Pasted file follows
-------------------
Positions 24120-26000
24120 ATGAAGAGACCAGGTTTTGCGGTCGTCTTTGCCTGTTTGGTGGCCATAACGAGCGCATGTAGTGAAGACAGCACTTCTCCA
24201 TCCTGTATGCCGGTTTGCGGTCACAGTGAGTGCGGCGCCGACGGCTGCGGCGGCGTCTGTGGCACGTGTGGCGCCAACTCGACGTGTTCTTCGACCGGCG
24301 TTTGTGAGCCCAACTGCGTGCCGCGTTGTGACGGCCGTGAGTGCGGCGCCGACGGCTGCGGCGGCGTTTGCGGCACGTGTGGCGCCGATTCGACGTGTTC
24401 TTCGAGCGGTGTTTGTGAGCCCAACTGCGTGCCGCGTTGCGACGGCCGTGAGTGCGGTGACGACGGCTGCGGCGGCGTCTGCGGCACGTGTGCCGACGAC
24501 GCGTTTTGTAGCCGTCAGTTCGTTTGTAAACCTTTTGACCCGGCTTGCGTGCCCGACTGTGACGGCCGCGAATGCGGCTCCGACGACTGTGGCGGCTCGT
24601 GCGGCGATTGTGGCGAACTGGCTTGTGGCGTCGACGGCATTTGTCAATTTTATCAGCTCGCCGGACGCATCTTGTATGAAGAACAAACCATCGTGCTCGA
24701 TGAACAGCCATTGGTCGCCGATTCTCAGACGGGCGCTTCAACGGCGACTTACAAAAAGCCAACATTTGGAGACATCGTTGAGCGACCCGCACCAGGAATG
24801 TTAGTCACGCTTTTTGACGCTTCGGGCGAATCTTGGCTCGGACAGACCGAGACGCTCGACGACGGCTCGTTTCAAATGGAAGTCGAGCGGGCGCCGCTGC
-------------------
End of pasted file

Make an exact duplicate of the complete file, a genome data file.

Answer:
Positions 24120-26000
24120 ATGAAGAGACCAGGTTTTGCGGTCGTCTTTGCCTGTTTGGTGGCCATAACGAGCGCATGTAGTGAAGACAGCACTTCTCCA
24201 TCCTGTATGCCGGTTTGCGGTCACAGTGAGTGCGGCGCCGACGGCTGCGGCGGCGTCTGTGGCACGTGTGGCGCCAACTCGACGTGTTCTTCGACCGGCG
24301 TTTGTGAGCCCAACTGCGTGCCGCGTTGTGACGGCCGTGAGTGCGGCGCCGACGGCTGCGGCGGCGTTTGCGGCACGTGTGGCGCCGATTCGACGTGTTC
24401 TTCGAGCGGTGTTTGTGAGCCCAACTGCGTGCCGCGTTGCGACGGCCGTGAGTGCGGTGACGACGGCTGCGGCGGCGTCTGCGGCACGTGTGCCGACGAC
24501 GCGTTTTGTAGCCGTCAGTTCGTTTGTAAACCTTTTGACCCGGCTTGCGTGCCCGACTGTGACGGCCGCGAATGCGGCTCCGACGACTGTGGCGGCTCGT
24601 GCGGCGATTGTGGCGAACTGGCTTGTGGCGTCGACGGCATTTGTCAATTTTATCAGCTCGCCGGACGCATCTTGTATGAAGAACAAACCATCGTGCTCGA
24701 TGAACAGCCATTGGTCGCCGATTCTCAGACGGGCGCTTCAACGGCGACTTACAAAAAGCCAACATTTGGAGACATCGTTGAGCGACCCGCACCAGGAATG
24801 TTAGTCACGCTTTTTGACGCTTCGGGCGAATCTTGGCTCGGACAGACCGAGACGCTCGACGACGGCTCGTTTCAAATGGAAGTCGAGCGGGCGCCGCTGC